Friday, March 28, 2014

National Border Patrol Museum

This week we visited the National Border Patrol Museum and Library in El Paso.

The Border Patrol officially began in 1924. Today the mission of 21,000 Border Patrol Agents is to prevent people from illegally entering the United States, to prevent terrorists and terrorist weapons from doing the same, and to prevent illegal trafficking of people, guns, drugs, and other contraband. The Border Patrol is responsible for 4,000 miles of US/Canadian border, 2,000 miles of US/Mexican border, and waters off the Florida coast.

Border Patrol checkpoints are fairly common in the southwest.  We'll be driving along when suddenly we see speed reduction signs and lane closures that funnel us to a check point comprised of Border Patrol officers, vehicles, temporary buildings, dogs, and, I assume,   high-tech equipment. In our experience, the agent asks if everyone in the vehicle is a citizen of the United States, sometimes jokingly asks if our dog is also a citizen (Jim always says "he's not telling") and we're sent on our way. We've heard stories about motor homes being entered and searched, but that hasn't happened to us.  

If there are two agents, one talks to us while the other pretty intently looks into the vehicle.  If there is only one agent, he/she engages us in at least a brief conversation, probably to get an idea of our demeanor.  

The lines move quickly and we appreciate the presence of the Border Patrol.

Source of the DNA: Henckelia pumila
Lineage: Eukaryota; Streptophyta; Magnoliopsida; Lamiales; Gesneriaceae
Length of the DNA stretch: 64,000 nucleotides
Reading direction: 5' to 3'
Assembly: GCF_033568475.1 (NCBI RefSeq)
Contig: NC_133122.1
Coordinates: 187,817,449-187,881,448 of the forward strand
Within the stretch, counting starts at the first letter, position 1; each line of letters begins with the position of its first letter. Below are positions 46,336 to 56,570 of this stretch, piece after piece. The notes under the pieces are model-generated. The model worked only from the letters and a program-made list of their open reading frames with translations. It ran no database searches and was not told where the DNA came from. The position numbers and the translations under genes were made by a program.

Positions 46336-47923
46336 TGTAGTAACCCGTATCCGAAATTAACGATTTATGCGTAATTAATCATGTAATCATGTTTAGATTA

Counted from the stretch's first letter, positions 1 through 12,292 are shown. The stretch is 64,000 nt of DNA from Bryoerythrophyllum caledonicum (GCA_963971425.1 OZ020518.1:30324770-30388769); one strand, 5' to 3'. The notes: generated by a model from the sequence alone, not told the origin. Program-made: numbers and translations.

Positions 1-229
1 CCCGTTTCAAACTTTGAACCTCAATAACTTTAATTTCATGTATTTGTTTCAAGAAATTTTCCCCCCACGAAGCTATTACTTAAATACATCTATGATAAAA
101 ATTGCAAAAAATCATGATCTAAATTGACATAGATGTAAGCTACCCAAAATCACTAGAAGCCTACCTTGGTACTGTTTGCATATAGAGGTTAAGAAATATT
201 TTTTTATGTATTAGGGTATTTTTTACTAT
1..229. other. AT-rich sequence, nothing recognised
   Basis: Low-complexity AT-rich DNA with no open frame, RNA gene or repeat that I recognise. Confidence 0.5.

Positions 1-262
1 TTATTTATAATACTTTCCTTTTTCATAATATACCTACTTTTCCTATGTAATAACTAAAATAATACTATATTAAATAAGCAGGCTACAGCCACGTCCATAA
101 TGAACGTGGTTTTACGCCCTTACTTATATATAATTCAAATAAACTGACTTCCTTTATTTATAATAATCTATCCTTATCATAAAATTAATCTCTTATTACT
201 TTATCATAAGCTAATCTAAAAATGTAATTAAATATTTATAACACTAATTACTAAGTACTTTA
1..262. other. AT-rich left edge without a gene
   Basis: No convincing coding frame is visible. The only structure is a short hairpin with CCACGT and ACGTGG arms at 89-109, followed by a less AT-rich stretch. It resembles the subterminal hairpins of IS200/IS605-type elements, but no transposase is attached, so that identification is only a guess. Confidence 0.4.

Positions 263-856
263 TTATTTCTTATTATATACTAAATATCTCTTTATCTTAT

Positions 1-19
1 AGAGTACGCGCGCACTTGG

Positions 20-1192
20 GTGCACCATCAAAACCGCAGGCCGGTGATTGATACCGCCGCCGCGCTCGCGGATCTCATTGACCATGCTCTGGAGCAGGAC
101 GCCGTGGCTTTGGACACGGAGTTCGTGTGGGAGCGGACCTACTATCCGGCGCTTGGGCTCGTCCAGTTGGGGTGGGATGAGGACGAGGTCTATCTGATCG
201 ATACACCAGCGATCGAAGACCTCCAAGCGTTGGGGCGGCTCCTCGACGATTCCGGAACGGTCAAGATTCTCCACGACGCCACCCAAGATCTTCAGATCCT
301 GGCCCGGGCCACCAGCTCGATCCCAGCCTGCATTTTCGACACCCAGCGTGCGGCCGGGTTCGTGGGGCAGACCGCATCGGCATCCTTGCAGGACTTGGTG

But back to the museum:  Other than a movie that discusses current operations along the borders, none of the exhibits referred to anything after the mid-1990's. Some of the signs were just typed or photo copied.  But while many displays have a home made feel, it was interesting.  For example, we learned that in 1961 when there was a rash of air plane hijackings (and an attempted hijacking at El Paso International), Border Patrol officers were assigned to fly on airliners. We also read that Border Patrol agents were assigned to uphold federal law during the civil rights movement, and joined US Marshals in protecting James Meredith as he enrolled as the first African American to attend the University of Mississippi. 

And, Jim bought a Border Patrol T-shirt and hat at the gift shop.  He can wear it next time we go through a check point.
Metal statue at the front of the Border Patrol Museum.  The museum gets no federal funding and is free.
Part of the Border Patrol dog exhibit included this display of items used by the dogs and their trainers.  The brown pouches near the bottom are protective dog-paw booties.  The pipe-like tubes in the center are dog toys that agents stuff with drugs so the dogs can learn the scent.  
Some of the older vehicles formerly used by the Border Patrol.  The jeep to the right was  restored for the museum by mechanics students at an El Paso high school.  There was also a display about ways people and drugs are smuggled into the US, including a scrap metal and junk raft Cubans floated to the coast of Florida.  The raft was called "Voyage to Freedom" but the sign said all the occupants were arrested.
This RAD (Robot Against Drugs) visited elementary schools (along with a Border Agent, I assume) to discourage kids from taking drugs.  I'm not exactly sure how that worked.   
Not too far from the museum is this Border Patrol office.

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